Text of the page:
Edaravone is a free radical scavenger that is thought to reduce oxidative stress, which has been implicated in the pathogenesis of amyotrophic lateral sclerosis (ALS). Edaravone may slow functional deterioration in some patients with ALS. An earlier trial found no benefit for edaravone compared with placebo, but a post-hoc analysis showed a possible treatment effect in a subgroup of individuals with early-stage ALS. A subsequent trial enrolled 137 Japanese patients within two years of ALS diagnosis who were living independently and had a forced vital capacity (FVC) of ≥80 percent [39]. Compared with placebo, functional decline at 24 weeks was smaller in the edaravone group, and the difference was considered clinically meaningful. Edaravone was approved in 2015 for the treatment of ALS in Japan and Korea and has now received regulatory approval to treat patients with ALS in the United States [40]. We now suggest edaravone for patients with early-stage disease as well as for those with more advanced disease, although the data are less compelling for the latter group. (See "Disease-modifying treatment of amyotrophic lateral sclerosis", section on 'Edaravone'.)

HEMATOLOGY (May 2017)

Eltrombopag for adults with acquired severe aplastic anemia unable to undergo HCT

For adults with acquired severe aplastic anemia who are not candidates for allogeneic hematopoietic cell transplantation, we suggest eltrombopag plus standard immunosuppressive therapy (IST) rather than IST alone (Grade 2C).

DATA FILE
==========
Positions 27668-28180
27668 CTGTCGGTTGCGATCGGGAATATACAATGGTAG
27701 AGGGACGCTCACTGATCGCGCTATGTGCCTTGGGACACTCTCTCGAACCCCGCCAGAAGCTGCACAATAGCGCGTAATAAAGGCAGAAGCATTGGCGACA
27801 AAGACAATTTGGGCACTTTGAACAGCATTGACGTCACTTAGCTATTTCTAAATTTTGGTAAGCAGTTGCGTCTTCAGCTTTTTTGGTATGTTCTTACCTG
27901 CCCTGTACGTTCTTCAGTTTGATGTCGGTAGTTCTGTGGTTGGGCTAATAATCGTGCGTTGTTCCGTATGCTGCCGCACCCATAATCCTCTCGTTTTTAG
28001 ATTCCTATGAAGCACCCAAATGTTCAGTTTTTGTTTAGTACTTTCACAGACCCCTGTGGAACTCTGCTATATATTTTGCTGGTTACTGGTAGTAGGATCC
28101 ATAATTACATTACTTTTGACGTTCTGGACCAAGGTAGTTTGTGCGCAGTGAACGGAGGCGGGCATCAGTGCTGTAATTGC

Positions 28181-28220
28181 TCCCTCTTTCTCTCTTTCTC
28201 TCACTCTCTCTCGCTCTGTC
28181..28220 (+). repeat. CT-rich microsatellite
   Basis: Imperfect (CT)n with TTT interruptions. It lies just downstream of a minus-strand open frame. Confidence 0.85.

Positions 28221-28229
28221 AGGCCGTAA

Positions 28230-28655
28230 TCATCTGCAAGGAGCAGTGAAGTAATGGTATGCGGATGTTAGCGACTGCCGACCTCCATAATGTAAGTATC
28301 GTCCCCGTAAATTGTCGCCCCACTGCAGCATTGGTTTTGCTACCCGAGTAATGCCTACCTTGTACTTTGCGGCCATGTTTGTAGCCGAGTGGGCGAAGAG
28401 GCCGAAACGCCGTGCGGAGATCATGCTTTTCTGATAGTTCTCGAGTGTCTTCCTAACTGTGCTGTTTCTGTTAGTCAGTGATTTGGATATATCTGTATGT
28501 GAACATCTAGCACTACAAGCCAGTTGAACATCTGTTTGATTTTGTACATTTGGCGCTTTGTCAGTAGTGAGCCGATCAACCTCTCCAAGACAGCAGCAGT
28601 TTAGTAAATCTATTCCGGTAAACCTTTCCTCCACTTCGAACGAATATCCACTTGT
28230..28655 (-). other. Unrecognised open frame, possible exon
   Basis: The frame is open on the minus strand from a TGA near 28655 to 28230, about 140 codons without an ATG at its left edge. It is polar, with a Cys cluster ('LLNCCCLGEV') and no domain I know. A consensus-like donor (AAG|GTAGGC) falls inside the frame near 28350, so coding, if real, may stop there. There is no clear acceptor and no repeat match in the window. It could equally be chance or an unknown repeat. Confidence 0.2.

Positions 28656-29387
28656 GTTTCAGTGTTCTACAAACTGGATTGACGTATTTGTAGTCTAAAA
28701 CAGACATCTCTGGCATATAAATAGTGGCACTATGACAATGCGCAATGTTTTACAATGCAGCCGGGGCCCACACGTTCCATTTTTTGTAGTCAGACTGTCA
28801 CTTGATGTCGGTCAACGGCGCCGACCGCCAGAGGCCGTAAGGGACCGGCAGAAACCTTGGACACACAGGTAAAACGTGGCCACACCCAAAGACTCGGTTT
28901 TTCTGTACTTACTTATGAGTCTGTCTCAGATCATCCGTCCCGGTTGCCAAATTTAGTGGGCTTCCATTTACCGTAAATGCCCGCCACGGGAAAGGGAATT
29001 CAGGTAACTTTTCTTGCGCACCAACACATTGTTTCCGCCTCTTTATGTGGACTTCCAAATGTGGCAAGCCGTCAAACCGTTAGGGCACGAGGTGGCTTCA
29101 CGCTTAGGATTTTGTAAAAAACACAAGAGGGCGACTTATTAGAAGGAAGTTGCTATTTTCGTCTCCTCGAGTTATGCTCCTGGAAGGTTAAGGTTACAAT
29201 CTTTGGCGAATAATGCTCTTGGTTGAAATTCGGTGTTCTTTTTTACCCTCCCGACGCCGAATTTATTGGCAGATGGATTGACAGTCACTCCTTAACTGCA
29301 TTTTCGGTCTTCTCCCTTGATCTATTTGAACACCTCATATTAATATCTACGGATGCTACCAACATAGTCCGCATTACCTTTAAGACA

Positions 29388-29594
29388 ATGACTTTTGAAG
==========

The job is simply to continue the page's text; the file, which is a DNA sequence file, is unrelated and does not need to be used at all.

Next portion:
Acquired aplastic anemia (AA) has a high morbidity, and allogeneic hematopoietic cell transplantation (HCT) is suggested as therapy for patients healthy enough to tolerate HCT who have a suitable donor. Immunosuppressive therapy (IST) is offered to those for whom HCT is not an option but is often ineffective in improving outcomes over the long term. A prospective cohort study in adults with acquired severe AA evaluated the effectiveness of IST plus eltrombopag, a thrombopoietin receptor agonist that acts on platelet precursors and hematopoietic stem cells [41]. Eltrombopag plus IST produced higher rates of overall hematologic response at six months compared with responses in a historical cohort (80 to 94 percent versus 66 percent for the historical group). Based on these findings, we now suggest administration of eltrombopag plus IST for individuals with acquired severe AA who are not candidates for allogeneic HCT. (See "Treatment of aplastic anemia in adults", section on 'Evidence for efficacy'.)